Graham Greene once said, "Grief and disappointment are like hate: they make men ugly with self-pity and bitterness. And how selfish they make us too." Author Joan Didion, in her memoir The Year of Magical Thinking, narrates the year after the death of her husband, John Dunne, and her attempts to deal with her grief while tending to the grave illness of her daughter, Quintana. A superficial reading of this memoir concludes that the work is beautifully, emotionally, and honestly written; even so, Didion's hollow tone in the memoir and the ornate and subdued dictions make the work looks rather like a reference book about grief rather than a memoir. .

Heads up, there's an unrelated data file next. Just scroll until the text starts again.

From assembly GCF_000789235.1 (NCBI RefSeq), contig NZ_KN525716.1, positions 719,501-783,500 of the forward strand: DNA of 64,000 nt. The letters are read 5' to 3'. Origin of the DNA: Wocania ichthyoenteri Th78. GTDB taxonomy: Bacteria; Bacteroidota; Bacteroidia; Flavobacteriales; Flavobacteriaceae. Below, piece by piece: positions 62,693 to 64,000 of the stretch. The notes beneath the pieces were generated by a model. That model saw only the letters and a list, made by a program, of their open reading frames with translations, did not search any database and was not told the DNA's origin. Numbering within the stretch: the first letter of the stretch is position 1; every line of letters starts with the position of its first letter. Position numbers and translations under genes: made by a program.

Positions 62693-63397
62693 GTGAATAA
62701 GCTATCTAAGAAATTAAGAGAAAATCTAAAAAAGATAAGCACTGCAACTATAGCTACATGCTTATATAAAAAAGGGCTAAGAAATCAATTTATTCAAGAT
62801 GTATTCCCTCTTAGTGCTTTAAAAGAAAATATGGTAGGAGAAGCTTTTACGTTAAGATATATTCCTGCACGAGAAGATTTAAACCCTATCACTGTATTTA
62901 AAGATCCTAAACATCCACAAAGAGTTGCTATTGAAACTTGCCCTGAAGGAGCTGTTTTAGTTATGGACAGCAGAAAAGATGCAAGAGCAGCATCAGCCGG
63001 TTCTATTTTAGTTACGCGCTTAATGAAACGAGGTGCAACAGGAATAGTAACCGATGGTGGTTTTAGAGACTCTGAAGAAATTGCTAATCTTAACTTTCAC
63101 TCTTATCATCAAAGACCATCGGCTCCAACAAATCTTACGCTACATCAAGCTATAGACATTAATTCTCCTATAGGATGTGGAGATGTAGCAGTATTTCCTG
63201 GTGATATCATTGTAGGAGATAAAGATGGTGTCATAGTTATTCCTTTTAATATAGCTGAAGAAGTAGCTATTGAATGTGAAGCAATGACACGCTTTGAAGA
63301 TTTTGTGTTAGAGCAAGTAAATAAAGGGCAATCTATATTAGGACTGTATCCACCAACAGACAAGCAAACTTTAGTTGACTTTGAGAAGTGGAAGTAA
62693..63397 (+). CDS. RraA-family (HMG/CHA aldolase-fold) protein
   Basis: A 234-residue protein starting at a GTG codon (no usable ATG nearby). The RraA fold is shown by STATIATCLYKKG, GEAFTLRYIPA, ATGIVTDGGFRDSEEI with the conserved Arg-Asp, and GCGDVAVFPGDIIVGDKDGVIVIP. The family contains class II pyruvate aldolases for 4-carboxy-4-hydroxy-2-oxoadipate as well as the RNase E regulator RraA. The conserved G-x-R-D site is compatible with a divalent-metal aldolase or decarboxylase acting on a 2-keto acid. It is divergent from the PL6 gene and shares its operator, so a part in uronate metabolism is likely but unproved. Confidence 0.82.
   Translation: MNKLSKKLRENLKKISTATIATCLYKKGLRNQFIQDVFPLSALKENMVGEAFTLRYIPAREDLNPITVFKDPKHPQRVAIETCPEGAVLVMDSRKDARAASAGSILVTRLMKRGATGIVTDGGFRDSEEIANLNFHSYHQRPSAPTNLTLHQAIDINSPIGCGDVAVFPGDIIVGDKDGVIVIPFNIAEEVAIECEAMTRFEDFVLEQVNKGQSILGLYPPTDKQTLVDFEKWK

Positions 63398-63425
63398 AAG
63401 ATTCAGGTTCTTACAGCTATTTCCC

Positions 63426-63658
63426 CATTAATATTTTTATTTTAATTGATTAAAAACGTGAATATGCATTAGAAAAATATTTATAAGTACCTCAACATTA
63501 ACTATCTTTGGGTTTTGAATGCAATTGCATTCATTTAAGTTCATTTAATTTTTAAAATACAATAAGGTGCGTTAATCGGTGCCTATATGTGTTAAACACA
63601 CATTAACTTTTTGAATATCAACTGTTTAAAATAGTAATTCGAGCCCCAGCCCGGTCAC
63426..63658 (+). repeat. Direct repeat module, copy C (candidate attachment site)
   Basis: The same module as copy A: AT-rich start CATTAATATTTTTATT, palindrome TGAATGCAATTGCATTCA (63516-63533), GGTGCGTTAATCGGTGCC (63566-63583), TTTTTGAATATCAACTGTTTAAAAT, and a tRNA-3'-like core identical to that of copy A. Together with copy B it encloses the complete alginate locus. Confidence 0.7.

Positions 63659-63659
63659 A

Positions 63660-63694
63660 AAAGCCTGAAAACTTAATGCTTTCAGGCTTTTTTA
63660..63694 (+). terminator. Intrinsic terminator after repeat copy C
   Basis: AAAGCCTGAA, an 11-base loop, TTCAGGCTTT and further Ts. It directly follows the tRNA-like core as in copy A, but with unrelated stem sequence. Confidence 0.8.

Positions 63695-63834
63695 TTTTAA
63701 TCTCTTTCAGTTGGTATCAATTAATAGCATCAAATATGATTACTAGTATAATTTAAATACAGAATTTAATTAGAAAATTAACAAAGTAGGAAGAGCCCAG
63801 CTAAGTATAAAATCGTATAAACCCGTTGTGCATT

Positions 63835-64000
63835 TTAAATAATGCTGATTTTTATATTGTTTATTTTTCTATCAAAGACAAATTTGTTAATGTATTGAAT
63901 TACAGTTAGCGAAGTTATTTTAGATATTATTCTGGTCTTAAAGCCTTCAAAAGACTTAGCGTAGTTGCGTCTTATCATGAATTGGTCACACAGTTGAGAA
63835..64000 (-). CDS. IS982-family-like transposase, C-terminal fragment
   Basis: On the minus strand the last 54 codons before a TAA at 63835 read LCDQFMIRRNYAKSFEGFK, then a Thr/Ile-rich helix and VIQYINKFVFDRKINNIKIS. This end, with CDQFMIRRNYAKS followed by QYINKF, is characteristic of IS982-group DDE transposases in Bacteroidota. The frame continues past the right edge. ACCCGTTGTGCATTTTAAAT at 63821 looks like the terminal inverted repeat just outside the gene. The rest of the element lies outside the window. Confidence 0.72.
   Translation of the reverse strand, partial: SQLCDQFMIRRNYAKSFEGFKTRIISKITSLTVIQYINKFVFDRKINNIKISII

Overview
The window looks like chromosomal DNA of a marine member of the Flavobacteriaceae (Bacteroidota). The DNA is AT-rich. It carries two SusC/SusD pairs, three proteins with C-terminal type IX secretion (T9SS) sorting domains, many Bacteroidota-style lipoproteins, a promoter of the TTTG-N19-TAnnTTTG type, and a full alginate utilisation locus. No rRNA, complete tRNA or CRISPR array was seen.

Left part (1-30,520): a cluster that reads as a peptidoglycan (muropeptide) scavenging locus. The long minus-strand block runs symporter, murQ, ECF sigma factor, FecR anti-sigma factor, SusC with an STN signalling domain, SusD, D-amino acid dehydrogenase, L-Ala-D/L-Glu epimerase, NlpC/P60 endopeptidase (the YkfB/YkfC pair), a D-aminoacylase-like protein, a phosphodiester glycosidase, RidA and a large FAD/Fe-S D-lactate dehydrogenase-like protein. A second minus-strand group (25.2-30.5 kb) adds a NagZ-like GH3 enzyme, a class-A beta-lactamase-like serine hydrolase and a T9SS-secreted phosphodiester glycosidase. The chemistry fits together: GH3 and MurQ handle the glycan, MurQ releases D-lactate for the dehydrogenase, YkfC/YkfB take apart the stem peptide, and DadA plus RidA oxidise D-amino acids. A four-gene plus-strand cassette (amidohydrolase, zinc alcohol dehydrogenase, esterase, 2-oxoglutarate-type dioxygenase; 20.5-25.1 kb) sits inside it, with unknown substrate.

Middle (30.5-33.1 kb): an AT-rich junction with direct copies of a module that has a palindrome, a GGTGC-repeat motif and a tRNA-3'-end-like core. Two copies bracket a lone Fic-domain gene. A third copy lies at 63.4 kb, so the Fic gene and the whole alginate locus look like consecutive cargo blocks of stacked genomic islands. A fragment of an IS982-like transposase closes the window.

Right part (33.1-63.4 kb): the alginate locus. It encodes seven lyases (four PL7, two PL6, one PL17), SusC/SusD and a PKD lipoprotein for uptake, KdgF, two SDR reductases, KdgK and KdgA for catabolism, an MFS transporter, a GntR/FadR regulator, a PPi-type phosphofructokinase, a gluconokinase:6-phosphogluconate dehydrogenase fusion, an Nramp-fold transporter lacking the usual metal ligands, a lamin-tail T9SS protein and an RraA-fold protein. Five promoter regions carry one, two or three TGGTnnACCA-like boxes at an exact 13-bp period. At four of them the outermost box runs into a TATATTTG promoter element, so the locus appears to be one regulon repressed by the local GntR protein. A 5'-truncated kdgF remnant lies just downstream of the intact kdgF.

Didion opens her memoir by admonishing the reader that life can change in split second, which is repeated several times throughout her memoir. She is trying to imply how quickly and unexpectedly a good everyday life can change into tragedy; in addition, she applies to her interview with people of the 9/11 tragedy and how it was just an ordinary beautiful September day (4), and suddenly the World Trade Center buildings come crashing down and fill the sky with smoke. Digging deeper into the memoir, Didion construes that how unexpectedly her husband passed and how suddenly her daughter's normal cold turned into pneumonia and septic shock have changed her views of everyday life, which is what usually happens when one experience such sudden change of events in his or her life. Secondly, Didion inserts unique quotes from various literatures and movies throughout her memoir that relate to her life in some way, particularly the lines Full fathom five thy father lies/ Those are pearls that were his eyes (19). The lines are excerpts from Ariel's Song, a verse passage from William Shakespeare's The Tempest. The way she relates these lines to her experience of losing her husband evokes sympathy from the reader and makes her grief even more forlorn; she tells the undertaker not to embalm Dunne's body, and the undertaker replies that he is going to just clean him up (18).